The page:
A method of invetigating thin film crystallographic texture by electron diffraction is reviewd. The reciprocal lattices of fibrous and lamellar textured thin films are spherical belts around the texture axis. A general equation, which describes the projection of the spherical belts onto Ewald sphere along the incident electron beam direction, has been derived. Based on this eaquation the geometric and intensity evolution of the electron diffraction patterns with the tilt angle about an arbitrary axis in the film plane could be analyzed in a systematic way. The geometric characteristics of the electron diffraction patterns could then be used to derive the texture axis directional index and its angular distribution. In combination with the dark field imaging techniques in transmission electron microscopy the knowledge of the intensity of the diffraction patterns could be used to obtain the fraction of grains in the films having a certain type of texture. This method has been applied to both single layered and multilayered thin films of various applications. Examples of the technique applied to thin films for magnetic recording will be presented.
9:00 AM L2.2
THE INFLUENCE OF PATTERNING IN Co AND Co/Pd MULTILAYER STRUCTURES. C.N. Borca , Rui-hua Cheng and P.A. Dowben, University of Nebraska at Lincoln, Department of Physics and Astronomy, Lincoln, NE.
Different methods can be adopted to fabricate patterned thin films with features spatially restricted in micron-scale regime. We are studying ferromagnetic films of cobalt and cobalt - palladium heterostructures fabricated by laser assisted chemical deposition from organometalic compounds. We have developed this one-step deposition technique sufficiently to deposit pure metal features with excellent spatial resolution and in multilayer geometries. From the comparison between the continuous and patterned films we can conclude that the patterning of the films into arrays of discrete micron-scale features has a greater influence on the magnetic properties of the films than changes microstructure and film growth. We characterize the magnetic structures using LEED, MFM, X-ray and MOKE.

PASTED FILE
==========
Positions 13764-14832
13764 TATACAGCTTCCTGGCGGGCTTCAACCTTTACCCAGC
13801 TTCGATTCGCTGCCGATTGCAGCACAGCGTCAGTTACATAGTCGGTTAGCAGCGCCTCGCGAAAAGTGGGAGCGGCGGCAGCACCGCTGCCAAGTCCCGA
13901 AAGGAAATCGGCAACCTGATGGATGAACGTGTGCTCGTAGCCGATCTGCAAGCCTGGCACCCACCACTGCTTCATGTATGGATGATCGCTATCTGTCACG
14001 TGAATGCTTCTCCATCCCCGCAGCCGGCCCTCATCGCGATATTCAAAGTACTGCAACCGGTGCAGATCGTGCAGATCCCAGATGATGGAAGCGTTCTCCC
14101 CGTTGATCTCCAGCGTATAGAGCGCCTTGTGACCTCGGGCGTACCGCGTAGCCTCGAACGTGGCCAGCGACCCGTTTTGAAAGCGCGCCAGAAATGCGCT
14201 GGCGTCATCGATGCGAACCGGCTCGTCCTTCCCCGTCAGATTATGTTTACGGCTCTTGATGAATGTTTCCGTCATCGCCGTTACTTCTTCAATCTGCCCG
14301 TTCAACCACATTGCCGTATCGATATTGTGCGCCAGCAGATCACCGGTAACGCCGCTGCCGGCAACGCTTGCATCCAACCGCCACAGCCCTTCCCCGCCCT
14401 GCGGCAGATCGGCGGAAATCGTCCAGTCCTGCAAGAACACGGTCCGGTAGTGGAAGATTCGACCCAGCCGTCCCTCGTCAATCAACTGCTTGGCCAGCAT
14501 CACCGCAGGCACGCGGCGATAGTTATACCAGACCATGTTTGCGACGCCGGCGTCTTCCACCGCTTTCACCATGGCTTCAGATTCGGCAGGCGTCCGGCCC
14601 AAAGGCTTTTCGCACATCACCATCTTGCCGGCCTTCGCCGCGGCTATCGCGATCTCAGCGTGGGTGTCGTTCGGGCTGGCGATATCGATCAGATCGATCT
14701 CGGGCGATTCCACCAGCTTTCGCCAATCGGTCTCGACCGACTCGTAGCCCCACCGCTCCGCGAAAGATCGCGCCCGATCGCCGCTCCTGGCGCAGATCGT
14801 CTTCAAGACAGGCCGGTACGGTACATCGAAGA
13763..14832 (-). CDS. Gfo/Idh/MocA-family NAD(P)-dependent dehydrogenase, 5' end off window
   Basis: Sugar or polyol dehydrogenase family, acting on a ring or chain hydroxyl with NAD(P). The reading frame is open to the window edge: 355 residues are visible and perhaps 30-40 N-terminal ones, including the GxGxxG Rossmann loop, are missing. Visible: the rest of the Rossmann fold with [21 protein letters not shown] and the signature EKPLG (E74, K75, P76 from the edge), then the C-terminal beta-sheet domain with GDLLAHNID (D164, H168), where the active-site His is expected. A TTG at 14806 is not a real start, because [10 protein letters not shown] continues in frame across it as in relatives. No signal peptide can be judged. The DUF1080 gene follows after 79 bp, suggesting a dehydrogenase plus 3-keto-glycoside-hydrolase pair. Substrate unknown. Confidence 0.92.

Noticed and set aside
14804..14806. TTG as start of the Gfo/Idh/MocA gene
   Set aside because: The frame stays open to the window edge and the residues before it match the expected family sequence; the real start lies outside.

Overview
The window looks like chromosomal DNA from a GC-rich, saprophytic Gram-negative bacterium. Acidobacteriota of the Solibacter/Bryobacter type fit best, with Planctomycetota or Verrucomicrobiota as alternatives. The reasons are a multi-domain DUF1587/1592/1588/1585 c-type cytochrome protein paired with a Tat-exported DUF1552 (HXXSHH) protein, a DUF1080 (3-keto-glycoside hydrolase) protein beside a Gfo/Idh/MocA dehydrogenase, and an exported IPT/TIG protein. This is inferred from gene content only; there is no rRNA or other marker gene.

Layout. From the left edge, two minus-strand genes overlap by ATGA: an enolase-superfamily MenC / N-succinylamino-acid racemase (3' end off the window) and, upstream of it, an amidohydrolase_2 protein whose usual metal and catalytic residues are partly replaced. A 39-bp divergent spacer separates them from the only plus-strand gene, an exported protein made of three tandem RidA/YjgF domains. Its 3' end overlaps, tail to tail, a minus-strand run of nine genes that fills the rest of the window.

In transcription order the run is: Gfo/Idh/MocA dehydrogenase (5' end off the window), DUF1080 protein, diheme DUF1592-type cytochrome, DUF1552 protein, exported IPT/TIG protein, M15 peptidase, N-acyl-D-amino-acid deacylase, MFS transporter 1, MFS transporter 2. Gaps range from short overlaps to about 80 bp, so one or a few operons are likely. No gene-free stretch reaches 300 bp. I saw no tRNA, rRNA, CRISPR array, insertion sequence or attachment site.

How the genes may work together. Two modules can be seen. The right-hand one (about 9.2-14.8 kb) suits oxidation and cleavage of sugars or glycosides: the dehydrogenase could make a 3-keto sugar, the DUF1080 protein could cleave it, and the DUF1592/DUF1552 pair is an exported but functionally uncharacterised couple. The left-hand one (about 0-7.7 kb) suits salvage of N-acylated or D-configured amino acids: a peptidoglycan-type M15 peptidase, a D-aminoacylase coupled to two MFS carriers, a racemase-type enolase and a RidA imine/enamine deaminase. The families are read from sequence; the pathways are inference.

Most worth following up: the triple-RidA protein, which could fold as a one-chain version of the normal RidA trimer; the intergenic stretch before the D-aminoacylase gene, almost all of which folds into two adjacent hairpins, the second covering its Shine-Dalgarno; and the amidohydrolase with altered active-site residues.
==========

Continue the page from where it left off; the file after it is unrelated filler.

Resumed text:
9:15 AM L2.3
ELECTROCRYSTALLIZATION AND TEXTURE OF NICKEL ELECTRODEPOSITS. Yang Cao , J.A. Szpunar, Department of Metallurgical Engineering, McGill University, Montreal, PQ, CANADA.
The microstructure and texture of nickel coatings which are electrodeposited were investigated by X-ray diffraction and optical microscopy. The (110) and (100) texture were observed in the nickel coatings. The orientation densities of (110) and (100) textures are dependent on coating thickness (plating time) and cathode current density. Based on the morphology, microstructure and texture of the coatings, the electrocrystallization of nickel electrodeposits has been analyzed according to the depositing conditions. The orientation crystal growth for the nickel electrodeposition has been discussed and used to explain the formation of (110) and (100) textures.